Chewing - Rethinking Bible Study and Prayer
Ever since I had to preach on Mark 1:35, where we see Jesus spend 3+ hours praying, I have been trying to have a more intentional approach to my daily prayer and Bible study. But there isn't a single verse that says how long we should pray or study the Bible every day.
How then does God's word guide us in these two crucial Christian practices?
Let's try to find a pattern in the Scripture that addresses this question:
Joshua 1:8 - This book of the law shall not depart from your mouth, but you shall meditate on it day and night, so that you may be careful to do according to all that is written in it; for then you will make your way successful, and then you will be prosperous.
Psalm 119:97 - "Oh, how I love your law! It is my meditation all the day."
1 Peter 2:2 - Like newborn babies, long for the pure milk of the word, so that by it you may grow in respect to salvation.
Psalm 55:17 - Evening and morning and at noon, I will bring my complaint and moan, and He will hear my voice.
1 Thessalonians 5:17 Pray without ceasing.
Ephesians 6:18 - Pray at all times with all prayer and petition in the Spirit, and to this end, being on the alert with all perseverance and petition for all the saints.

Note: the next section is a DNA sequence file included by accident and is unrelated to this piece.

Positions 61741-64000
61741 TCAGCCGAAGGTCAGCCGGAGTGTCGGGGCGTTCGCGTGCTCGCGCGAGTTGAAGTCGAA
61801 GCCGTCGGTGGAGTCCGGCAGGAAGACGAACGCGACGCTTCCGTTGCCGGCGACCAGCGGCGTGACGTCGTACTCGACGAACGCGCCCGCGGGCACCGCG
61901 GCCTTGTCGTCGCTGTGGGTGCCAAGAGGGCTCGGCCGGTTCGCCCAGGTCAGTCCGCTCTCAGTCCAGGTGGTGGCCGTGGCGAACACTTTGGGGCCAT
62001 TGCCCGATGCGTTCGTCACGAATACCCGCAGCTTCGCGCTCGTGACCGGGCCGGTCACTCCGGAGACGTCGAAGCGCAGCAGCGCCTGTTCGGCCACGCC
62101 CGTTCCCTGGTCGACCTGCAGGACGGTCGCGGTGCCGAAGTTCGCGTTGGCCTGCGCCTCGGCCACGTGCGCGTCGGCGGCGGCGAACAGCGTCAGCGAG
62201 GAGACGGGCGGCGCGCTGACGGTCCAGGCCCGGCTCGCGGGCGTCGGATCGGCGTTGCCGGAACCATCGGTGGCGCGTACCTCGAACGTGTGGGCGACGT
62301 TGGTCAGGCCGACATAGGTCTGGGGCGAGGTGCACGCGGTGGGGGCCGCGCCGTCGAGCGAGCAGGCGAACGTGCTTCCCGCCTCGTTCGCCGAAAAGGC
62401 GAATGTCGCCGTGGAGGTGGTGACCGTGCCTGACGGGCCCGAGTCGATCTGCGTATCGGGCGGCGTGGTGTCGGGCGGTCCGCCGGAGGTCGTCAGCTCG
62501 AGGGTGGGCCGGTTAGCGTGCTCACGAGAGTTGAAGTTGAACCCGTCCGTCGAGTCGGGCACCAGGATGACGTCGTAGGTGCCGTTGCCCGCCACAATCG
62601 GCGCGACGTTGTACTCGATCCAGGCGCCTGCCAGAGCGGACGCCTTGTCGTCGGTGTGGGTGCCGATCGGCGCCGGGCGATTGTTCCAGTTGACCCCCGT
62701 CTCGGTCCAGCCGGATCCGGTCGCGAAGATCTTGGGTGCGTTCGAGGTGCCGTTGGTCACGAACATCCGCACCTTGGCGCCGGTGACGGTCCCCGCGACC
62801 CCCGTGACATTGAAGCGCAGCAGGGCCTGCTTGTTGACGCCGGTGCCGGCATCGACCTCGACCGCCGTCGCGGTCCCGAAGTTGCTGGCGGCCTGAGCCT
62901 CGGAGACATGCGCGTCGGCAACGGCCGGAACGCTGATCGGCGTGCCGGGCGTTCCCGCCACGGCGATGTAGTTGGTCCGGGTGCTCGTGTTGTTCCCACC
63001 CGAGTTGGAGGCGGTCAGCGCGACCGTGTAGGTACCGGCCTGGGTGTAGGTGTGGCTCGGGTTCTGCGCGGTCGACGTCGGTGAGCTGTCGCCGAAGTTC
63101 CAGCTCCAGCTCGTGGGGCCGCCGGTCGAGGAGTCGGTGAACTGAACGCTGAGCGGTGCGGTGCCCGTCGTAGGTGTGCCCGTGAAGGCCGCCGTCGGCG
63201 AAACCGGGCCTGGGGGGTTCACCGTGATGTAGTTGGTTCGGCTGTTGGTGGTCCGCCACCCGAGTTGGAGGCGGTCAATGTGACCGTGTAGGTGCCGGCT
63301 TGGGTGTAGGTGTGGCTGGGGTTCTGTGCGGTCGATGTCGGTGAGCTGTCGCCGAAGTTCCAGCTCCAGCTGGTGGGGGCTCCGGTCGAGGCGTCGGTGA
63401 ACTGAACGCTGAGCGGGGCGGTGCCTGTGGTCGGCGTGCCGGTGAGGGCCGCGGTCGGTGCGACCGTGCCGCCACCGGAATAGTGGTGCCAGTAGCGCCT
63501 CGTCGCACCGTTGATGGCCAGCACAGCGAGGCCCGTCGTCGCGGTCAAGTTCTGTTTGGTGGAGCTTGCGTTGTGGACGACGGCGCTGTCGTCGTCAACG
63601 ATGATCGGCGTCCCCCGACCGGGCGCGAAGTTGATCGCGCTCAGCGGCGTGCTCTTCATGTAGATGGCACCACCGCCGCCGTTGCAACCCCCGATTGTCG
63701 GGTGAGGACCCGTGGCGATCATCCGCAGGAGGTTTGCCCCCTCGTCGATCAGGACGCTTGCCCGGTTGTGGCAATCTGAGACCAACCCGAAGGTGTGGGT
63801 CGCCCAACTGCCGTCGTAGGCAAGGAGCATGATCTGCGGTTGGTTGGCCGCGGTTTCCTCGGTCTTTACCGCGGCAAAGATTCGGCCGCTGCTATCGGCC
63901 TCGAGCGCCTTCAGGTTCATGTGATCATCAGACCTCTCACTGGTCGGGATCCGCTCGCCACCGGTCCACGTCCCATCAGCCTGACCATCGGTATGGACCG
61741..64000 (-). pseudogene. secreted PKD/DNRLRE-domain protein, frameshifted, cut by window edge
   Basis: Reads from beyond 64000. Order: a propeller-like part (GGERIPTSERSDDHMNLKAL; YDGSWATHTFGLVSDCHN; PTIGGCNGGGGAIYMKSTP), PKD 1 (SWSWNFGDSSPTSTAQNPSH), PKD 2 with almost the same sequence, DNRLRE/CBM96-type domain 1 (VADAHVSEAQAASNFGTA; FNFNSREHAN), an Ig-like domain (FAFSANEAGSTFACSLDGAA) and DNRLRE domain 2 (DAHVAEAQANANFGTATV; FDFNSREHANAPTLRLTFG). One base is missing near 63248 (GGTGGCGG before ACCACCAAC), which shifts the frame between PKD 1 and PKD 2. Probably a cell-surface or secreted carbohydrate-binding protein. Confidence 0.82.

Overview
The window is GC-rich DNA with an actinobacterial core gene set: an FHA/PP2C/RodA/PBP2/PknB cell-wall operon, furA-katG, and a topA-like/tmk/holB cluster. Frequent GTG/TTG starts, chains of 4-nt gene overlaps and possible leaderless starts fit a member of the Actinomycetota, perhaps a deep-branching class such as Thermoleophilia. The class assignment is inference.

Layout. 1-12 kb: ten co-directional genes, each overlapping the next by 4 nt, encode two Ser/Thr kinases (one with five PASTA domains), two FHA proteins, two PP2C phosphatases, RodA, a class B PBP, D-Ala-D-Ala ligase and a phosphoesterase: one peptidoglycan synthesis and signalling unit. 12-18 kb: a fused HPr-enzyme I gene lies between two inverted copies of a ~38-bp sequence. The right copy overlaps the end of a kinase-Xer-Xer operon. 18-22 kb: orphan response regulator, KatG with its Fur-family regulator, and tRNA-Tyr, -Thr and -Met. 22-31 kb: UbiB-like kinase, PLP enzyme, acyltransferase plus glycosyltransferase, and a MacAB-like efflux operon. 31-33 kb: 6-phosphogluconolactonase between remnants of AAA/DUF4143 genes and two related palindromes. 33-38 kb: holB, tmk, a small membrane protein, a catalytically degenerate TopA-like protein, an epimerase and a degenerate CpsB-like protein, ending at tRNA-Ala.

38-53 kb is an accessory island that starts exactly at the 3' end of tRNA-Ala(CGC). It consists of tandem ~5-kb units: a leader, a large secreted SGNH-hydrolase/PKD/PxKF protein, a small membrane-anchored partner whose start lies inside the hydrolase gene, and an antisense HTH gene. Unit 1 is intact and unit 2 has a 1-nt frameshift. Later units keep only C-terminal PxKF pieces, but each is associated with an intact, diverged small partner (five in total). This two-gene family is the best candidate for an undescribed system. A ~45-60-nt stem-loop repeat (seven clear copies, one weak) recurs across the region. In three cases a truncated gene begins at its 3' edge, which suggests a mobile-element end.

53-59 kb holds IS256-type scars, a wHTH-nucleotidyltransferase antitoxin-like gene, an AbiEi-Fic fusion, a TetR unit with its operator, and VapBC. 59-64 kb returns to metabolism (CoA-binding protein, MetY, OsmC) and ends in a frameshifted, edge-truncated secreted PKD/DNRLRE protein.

Notice how similar the verses on Bible reading and praying are. When it comes to the Bible, the Bible teaches us to meditate on it throughout the day and desire it all the time. Likewise, for prayer, the Bible teaches us to pray constantly.
If a believer is doing both those things, meditating on the Bible and praying to God constantly throughout the day, his mind is in a state of constant relationship with God. In much the same way that some animals ruminate on their food constantly throughout the day, humans are designed to "chew" on the things of God all the time.
The Bible suggests that the morning may be the best time to begin a focused time of prayer and Scripture reading (Psalm 5:3; 63:1; 119:147-148; 143:8; Isaiah 50:4; Mark 1:35). But as we have free moments throughout the day, these are opportunities to return to the truths we have read and the prayers we have prayed. By meditating on our earlier study or expanding on our morning prayers, we can give God's word a deeper level of attention and give our own prayers a more comprehensive expression to God.